Most people are aware of loss contingencies, where a company writes down a portion of an asset when there is a likelihood that a loss will occur. Some companies have insurance policies to protect from loss, others take the write down. A loss contingency is used is to account for invoices that may not be collectible. You can see this pretty regularly as an Allowance for Bad Debt. The loss hasn’t occurred yet, but history shows that it is likely.
As I work regularly with bankers, commercial lenders specifically, I’m frequently involved in conversations about the pressure of sales growth. Revenue growth isn’t unique in business by any means, but it takes on a slightly different angle in banking. Banking resides in a sales category one step removed from where sales typically resides.
What I mean by that is — most bankers I talk to call themselves relationship bankers. In fact, Relationship Manager is the most common title used for this position. They are set-up very well by the bank. They have branding and fantastic products behind them. They have a great presence about them, — their dress, ability to communicate and demeanor. I love the sales environment they’ve created. When a business owner walks into a branch, the relationship manager exudes confidence and personality. He’s in the best spot in the world from a sales perspective. But the next moment is critical.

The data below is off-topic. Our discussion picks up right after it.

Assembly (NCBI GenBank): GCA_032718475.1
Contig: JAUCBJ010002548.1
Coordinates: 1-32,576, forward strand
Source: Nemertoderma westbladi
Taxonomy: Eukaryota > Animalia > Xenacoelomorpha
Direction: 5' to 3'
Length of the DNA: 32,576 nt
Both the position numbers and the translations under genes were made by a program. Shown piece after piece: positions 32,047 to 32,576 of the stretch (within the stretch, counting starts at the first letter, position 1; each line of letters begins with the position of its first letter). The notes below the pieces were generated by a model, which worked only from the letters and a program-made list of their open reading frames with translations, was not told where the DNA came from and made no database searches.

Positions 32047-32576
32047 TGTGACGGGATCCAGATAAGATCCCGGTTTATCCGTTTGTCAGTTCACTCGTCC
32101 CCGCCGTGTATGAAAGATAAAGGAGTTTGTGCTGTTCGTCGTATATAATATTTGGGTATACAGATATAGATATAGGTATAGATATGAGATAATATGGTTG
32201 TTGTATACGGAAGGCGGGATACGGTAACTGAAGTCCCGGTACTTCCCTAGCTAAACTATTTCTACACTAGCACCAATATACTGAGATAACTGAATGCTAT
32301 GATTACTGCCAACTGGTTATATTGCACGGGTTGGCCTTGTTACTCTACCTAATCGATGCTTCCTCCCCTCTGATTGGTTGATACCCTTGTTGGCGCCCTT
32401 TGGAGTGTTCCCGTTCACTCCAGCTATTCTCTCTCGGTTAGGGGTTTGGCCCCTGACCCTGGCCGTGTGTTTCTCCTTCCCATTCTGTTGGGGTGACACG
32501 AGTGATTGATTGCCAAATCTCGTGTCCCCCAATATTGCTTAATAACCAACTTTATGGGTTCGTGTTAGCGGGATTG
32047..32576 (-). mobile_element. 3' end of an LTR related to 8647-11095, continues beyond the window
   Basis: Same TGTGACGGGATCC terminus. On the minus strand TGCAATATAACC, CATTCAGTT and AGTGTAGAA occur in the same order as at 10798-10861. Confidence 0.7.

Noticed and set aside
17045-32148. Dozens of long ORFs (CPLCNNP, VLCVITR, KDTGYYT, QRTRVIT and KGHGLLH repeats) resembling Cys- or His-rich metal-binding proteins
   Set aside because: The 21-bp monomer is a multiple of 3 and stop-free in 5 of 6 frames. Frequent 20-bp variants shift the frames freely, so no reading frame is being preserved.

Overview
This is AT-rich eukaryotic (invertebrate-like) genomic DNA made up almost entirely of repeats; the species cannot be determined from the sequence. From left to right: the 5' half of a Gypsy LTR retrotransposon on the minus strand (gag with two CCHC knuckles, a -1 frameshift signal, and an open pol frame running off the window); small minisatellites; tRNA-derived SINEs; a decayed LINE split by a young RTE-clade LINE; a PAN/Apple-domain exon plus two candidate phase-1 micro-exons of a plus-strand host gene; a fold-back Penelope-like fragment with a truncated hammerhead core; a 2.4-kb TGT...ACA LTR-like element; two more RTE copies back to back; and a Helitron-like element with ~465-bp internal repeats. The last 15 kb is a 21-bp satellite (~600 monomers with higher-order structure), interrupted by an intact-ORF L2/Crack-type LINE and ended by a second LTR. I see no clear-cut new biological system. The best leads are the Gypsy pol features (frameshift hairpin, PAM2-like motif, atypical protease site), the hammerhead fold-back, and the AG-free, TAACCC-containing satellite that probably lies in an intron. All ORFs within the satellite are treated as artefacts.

There is simply one rule to live by in small business if you want to stay in business. The rule is the change in your operating expenses should mirror the change in your gross profit. This is typically called expense control. However, it should be called the essential function of a business. It’s essential because without it your company will die.
The saying goes, “If you want to know what a person thinks is important, just look at where they spend their money.” It holds true in your personal life as well as your business. It is also very hard to hide from your employees, competitors and customers. They see where you invest and draw a conclusion as to what your spending means. The question you should ask yourself is, “Does the message say what I want it to say?” Let’s hope that it does.